Conservation status of African reptiles

Africa has a larger land surface than China, India, North America and Western Europe combined, and is home to nine of the world’s biodiversity hotspots, yet our knowledge of Africa’s fauna is poorly documented.

Data resources used via GBIF : 104,000 species occurrences
Nile Monitor (Varanus niloticus)

Nile Monitor (Varanus niloticus) by rvanhuyssteen via iNaturalist. Photo licensed under CC BY-NC 4.0.

Africa has a larger land surface than China, India, North America and Western Europe combined, and despite being home to nine of the world’s biodiversity hotspots, our knowledge of Africa’s fauna is poorly documented. This study aimed to elucidate knowledge gaps and conservation status of mainland African reptiles. Using GBIF-mediated occurrences, researchers quantified sampling efforts and species richness on a country level. They find species richness to be correlated to sampling, noting a potential bias. For the best sampled countries, species richness is strongly related to country area. The researchers also developed a Threat Index based on various socioeconomic factors, and find that countries with a high threat index also have the lowest levels of sampling. Combined with IUCN Red List data showing that more than half of African mainland reptiles have not been evaluated, the study highlights a need for increased data mobilization and centralization in open access databases such as GBIF.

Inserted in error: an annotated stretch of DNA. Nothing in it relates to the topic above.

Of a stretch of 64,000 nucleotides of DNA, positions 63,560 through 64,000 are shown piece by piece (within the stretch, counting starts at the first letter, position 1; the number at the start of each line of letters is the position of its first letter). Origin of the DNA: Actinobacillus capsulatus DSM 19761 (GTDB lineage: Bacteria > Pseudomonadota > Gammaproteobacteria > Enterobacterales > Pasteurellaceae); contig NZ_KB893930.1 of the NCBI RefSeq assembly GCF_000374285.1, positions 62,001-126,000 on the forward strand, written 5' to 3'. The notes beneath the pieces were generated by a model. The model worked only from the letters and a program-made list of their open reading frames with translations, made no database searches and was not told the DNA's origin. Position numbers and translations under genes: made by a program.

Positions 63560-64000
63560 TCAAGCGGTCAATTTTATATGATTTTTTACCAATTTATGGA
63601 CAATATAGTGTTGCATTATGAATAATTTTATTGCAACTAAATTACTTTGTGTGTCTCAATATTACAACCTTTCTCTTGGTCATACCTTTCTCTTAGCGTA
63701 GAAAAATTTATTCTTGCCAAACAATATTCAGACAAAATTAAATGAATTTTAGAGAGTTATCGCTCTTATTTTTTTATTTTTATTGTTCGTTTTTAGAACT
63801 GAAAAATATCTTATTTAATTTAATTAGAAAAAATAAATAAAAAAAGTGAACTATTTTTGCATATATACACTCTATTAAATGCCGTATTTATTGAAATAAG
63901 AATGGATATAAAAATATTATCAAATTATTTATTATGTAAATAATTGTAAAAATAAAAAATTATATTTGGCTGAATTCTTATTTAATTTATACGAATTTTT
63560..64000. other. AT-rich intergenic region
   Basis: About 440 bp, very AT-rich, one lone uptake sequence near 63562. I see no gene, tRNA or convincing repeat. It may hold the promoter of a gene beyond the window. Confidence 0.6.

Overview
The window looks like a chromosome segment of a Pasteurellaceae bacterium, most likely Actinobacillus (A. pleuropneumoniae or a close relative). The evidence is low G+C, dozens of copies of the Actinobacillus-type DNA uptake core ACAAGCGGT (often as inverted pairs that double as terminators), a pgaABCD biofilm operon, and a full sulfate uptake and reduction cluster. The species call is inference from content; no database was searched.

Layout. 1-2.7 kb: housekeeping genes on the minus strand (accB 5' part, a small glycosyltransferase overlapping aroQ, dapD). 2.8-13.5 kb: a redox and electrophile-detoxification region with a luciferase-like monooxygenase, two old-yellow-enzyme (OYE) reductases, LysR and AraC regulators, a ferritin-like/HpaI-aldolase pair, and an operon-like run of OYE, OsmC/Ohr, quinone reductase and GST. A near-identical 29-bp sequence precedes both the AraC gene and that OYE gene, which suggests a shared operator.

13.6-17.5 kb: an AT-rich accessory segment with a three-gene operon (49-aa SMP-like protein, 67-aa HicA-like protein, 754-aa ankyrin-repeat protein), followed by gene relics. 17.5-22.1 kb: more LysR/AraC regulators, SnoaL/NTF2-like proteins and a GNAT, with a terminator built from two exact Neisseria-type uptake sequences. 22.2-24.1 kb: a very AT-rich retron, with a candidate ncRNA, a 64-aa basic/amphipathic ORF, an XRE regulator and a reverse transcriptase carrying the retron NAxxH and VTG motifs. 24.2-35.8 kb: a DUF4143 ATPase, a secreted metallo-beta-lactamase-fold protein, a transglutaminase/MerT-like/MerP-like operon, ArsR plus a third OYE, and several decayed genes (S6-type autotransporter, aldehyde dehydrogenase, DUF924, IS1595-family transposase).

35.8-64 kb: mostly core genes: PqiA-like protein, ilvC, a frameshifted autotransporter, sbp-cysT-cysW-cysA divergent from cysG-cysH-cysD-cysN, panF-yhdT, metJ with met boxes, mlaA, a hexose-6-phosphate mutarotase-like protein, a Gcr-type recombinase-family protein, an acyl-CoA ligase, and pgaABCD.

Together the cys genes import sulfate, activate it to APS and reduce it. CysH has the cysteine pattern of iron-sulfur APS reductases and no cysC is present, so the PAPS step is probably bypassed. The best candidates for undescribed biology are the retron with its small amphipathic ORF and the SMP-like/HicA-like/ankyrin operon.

Citations

Tolley KA, Alexander GJ, Branch WR, Bowles P and Maritz B (2016) Conservation status and threats for African reptiles. Biological Conservation. Elsevier BV 204: 63–71. Available at doi:10.1016/j.biocon.2016.04.006.

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